The recently constructed extension of the Leeds railway which crosses the Irk at this point has swept away some of these courts and alleys, but it has thrown open to public gaze some of the others. So it comes about that there is to be found immediately under the railway bridge a court which is even filthier and more revolting than all the others. This is simply because it was formerly so hidden and secluded that it could only be reached with considerable difficulty [but is now exposed to the human eye]. I thought I knew this district well, but even I would never have found it had not the railway viaduct made a breach in the slums at this point. One walks along a very rough path on the river bank, in between clothes-posts and washing lines, to reach a chaotic group of little, one-storied, one-roomed cabins. Most of them have earth floors, and working, living and sleeping all take place in the one room. In such a hole, barely six feet long and five feet wide, I saw two beds - and what beds and bedding! - which filled the room, except for the fireplace and the doorstep. Several of these huts, as far as I could see, were completely empty, although the door was open and the inhabitants were leaning against the door posts. In front of the doors filth and garbage abounded. I could not see the pavement, but from time to time I felt it was there because my feet scraped it. This whole collection of cattle sheds for human beings was surrounded on two sides by houses and a factory and on a third side by the river. [It was possible to get to this slum by only two routes.] One was the narrow path along the river bank, while the other was a narrow gateway which led to another human rabbit warren which was nearly as badly built and was nearly in such a bad condition as the one I have described....
This, then, is the Old Town of Manchester. On re-reading my description of the Old Town I must admit that, far from having exaggerated anything, I have not written vividly enough impress the reader with the filth and dilapidation of a district which is quite unfit for human habitation. The shameful lay-out of the Old Town has made it impossible for the wretched inhabitants to enjoy cleanliness, fresh air, and good health. And such a district of at least twenty to thirty thousand inhabitants lies in the very centre of the second city in the most important factory town in the world. It is here one can see how little space human beings need to move about in, how little air - and what air! - they need to breathe in order to exist, and how few of the decencies of civilisation are really necessary in order to survive. It is true that this is the Old Town and Manchester people stress this attention is drawn to the revolting character of on earth. But that is no defence.... No hovel is so wretched but it will find a worker to rent it because he is too poor to pay for better accommodation. But the middle classes salve their consciences by arguing that this state of affairs obtains only in the Old Town. Let us therefore see what the New Town has to offer....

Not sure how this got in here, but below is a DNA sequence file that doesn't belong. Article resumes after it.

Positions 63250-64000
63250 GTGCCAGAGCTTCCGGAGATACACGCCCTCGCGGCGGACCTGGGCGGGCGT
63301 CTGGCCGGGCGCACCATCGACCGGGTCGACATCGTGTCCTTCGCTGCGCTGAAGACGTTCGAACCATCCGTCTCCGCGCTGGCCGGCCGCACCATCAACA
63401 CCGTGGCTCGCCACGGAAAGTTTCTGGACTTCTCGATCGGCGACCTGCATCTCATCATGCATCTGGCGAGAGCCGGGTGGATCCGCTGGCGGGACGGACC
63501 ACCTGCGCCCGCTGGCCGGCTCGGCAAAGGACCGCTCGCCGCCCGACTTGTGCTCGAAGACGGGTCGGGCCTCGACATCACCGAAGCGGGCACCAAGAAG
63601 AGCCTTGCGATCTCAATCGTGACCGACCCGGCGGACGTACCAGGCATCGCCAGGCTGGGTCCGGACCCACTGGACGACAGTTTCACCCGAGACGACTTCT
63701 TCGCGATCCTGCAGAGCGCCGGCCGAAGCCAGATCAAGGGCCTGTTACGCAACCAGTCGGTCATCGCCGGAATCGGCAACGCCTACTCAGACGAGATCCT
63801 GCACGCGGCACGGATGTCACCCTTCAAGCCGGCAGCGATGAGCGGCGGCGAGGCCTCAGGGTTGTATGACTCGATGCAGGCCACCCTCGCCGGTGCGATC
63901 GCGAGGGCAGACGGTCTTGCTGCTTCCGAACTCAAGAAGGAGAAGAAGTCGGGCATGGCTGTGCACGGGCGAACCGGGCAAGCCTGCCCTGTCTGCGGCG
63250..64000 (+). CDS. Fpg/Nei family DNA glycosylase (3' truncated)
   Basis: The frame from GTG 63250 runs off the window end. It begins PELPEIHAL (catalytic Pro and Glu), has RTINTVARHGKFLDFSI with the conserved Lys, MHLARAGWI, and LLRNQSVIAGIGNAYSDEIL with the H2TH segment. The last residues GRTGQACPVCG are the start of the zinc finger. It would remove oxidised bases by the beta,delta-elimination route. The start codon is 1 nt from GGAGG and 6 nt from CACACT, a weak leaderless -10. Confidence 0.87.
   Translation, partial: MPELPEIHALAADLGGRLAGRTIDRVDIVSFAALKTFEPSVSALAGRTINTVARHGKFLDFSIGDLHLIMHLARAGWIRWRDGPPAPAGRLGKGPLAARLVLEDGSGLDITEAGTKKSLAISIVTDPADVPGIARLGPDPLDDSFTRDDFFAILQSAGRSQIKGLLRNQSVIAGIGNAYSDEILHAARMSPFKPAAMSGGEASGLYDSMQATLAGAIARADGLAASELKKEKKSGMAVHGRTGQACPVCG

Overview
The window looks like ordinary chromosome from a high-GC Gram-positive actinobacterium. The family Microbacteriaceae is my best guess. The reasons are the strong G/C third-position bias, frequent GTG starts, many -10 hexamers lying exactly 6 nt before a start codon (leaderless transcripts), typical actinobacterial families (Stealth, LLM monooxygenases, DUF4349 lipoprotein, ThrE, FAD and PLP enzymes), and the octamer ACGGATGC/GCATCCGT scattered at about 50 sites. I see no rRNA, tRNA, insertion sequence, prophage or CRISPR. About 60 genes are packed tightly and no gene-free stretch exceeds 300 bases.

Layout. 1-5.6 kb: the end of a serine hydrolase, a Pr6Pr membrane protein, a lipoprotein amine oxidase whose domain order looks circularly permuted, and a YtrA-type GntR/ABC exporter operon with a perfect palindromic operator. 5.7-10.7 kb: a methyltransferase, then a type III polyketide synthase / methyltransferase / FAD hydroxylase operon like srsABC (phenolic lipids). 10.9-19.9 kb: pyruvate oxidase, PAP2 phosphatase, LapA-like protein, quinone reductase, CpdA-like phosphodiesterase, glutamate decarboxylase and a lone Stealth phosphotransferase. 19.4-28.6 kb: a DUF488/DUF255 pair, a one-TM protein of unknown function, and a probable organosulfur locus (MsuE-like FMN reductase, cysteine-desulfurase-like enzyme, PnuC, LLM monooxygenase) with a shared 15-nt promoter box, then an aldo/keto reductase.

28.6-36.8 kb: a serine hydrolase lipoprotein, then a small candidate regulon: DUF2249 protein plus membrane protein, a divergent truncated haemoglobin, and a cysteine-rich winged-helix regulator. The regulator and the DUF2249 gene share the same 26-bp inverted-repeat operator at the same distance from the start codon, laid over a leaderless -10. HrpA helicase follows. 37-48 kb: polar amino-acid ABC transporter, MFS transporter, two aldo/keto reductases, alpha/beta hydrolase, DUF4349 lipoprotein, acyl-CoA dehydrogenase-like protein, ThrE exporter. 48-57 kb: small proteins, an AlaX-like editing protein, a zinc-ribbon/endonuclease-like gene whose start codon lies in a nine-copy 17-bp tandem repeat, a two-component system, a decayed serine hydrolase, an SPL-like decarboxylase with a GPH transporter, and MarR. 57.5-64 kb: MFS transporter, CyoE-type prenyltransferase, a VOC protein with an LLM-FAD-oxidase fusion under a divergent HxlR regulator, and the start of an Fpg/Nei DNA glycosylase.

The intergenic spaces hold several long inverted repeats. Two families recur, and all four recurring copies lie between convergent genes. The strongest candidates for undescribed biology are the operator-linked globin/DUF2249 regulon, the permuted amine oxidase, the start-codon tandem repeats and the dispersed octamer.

The area crossed by the railway to Birmingham has the most houses and is therefore the worst part of the district. Here the River Medlock flows with endless twists and turns through a valley which may be compared with that of the Irk. From its entry into Manchester to its confluence with the Irwell, this coal-black, stagnant, stinking river is lined on both sides by a broad belt of factories and workers' dwellings. The cottages are all in a sorry state. The banks of the Medlock like those of the Irk are generally steep and the buildings run down to the very edge of the river. The ... most disgusting spot of all is one ... called Little Ireland. It lies in a fairly deep natural depression on a bend of the river and is completely surrounded by tall factories or high banks and embankments covered with buildings. Here lie two groups of about two hundred cottages, most of which are built on the back-to-back principle. Some four thousand people, mostly Irish, inhabit this slum. The cottages are very small, old and dirty, while the streets are uneven, partly unpaved, not properly drained and full of ruts. Heaps of refuse, offal and sickening filth are everywhere interspersed with pools of stagnant liquid. The atmosphere is polluted by the stench and is darkened by the thick smoke of a dozen factory chimneys. A horde of ragged women and children swarm about the streets and they are just as dirty as the pigs which wallow happily on the heaps of garbage and in the pools of filth. In short, this horrid little slum affords as hateful and repulsive a spectacle as the worst courts to be found on the banks of the Irk. The inhabitants live in dilapidated cottages, the windows of which are broken and patched with oilskin. The doors and the door Posts are broken and rotten. The creatures who inhabit these dwellings and even their dark, wet cellars, and who live confined amidst all this filth and foul air - which cannot be dissipated because of the surrounding lofty buildings - must surely have sunk to the lowest level of humanity. That is the conclusion that must surely be drawn even by any visitor who examines the slum from the outside, without entering any of the dwellings. But his feelings of horror would be intensified if he were to discover that on the average twenty people live in each of these little houses, which at the moment consist of two rooms, an attic and a cellar. One privy - and that usually inaccessible - is shared by about one hundred and twenty people. In spite of all the warnings of the doctors and spite of the alarm caused to the health authorities by the condition of Little Ireland during the cholera epidemic, the condition of this slum is practically the same in this year of 1844 as it was in 1831.